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Astrocytes in multiple sclerosis: a product of their environment.

Authors
Type
Published Article
Journal
Cellular and molecular life sciences : CMLS
Publication Date
Volume
65
Issue
17
Pages
2702–2720
Identifiers
DOI: 10.1007/s00018-008-8059-5
PMID: 18516496
Source
Medline
License
Unknown

Abstract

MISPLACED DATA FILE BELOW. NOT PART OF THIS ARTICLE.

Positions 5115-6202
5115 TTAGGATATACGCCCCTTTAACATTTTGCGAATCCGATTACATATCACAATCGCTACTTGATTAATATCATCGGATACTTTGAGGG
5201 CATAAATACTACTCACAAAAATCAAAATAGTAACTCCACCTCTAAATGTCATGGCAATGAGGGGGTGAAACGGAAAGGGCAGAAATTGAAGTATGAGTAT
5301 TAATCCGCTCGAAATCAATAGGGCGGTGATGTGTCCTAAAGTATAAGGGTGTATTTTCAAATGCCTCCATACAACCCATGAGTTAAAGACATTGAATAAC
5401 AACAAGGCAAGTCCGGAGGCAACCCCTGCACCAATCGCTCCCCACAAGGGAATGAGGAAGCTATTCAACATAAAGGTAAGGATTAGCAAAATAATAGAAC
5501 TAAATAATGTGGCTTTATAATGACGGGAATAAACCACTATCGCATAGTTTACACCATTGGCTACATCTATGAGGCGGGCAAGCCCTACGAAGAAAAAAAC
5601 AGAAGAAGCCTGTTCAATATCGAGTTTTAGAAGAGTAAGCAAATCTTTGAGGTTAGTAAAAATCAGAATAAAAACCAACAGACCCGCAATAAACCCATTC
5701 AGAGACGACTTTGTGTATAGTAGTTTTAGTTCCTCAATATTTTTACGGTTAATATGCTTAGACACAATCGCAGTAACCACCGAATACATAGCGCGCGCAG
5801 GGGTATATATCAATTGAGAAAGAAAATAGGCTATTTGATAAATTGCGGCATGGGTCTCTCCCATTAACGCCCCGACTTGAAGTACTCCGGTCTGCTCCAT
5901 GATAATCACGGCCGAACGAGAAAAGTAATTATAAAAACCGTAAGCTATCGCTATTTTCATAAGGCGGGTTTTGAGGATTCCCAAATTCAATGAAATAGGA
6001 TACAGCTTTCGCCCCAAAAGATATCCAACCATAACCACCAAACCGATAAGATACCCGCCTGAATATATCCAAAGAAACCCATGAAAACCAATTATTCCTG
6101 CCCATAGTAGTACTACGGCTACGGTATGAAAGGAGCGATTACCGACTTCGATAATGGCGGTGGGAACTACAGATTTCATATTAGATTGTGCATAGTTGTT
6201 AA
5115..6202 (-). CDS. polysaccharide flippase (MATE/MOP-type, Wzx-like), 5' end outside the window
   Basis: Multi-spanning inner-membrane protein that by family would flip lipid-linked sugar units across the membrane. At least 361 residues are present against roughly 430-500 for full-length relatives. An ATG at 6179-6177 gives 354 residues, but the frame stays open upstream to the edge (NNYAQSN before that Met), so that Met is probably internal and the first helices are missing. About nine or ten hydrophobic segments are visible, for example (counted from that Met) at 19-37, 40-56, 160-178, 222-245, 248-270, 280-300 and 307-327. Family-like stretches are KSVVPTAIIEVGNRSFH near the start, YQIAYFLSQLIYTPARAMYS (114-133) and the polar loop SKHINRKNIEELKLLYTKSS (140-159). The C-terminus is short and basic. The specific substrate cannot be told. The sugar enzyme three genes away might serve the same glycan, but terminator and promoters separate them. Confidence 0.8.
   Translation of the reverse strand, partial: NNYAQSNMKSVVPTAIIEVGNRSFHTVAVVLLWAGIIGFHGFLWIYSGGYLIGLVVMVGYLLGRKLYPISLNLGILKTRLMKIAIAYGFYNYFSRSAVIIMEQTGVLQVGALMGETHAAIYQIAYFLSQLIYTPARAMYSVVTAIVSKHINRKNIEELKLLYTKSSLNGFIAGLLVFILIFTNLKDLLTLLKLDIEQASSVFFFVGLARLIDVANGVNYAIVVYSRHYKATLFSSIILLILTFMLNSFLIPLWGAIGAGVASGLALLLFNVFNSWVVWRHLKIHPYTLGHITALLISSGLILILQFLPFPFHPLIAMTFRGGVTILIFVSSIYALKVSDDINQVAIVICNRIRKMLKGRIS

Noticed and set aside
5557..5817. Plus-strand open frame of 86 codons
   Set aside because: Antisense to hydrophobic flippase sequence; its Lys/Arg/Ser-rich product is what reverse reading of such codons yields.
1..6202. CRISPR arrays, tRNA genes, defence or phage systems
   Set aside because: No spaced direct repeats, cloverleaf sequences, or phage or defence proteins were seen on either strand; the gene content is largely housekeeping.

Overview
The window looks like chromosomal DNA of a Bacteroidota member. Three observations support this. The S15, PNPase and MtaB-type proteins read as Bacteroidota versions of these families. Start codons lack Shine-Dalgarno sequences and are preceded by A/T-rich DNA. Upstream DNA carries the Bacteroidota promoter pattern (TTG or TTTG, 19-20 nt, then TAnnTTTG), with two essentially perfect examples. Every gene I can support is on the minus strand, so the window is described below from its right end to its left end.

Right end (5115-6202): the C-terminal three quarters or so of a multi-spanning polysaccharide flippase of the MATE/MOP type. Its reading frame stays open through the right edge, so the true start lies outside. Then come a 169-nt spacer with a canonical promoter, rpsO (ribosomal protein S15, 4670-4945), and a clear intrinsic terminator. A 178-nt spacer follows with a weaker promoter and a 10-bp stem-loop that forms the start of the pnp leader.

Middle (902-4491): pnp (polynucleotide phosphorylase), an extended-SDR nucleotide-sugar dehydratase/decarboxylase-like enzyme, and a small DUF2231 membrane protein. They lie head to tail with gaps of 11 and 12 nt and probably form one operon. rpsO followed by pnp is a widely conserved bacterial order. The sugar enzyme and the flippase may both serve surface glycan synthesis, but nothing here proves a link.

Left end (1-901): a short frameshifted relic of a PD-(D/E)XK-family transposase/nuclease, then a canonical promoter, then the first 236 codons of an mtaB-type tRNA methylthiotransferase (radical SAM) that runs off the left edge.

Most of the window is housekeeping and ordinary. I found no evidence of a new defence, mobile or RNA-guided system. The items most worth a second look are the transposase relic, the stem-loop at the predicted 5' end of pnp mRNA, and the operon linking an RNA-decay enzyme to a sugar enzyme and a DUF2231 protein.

It has long been thought that astrocytes, like other glial cells, simply provide a support mechanism for neuronal function in the healthy and inflamed central nervous system (CNS). However, recent evidence suggests that astrocytes play an active and dual role in CNS inflammatory diseases such as multiple sclerosis (MS). Astrocytes not only have the ability to enhance immune responses and inhibit myelin repair, but they can also be protective and limit CNS inflammation while supporting oligodendrocyte and axonal regeneration. The particular impact of these cells on the pathogenesis and repair of an inflammatory demyelinating process is dependent upon a number of factors, including the stage of the disease, the type and microenvironment of the lesion, and the interactions with other cell types and factors that influence their activation. In this review, we summarize recent data supporting the idea that astrocytes play a complex role in the regulation of CNS autoimmunity.

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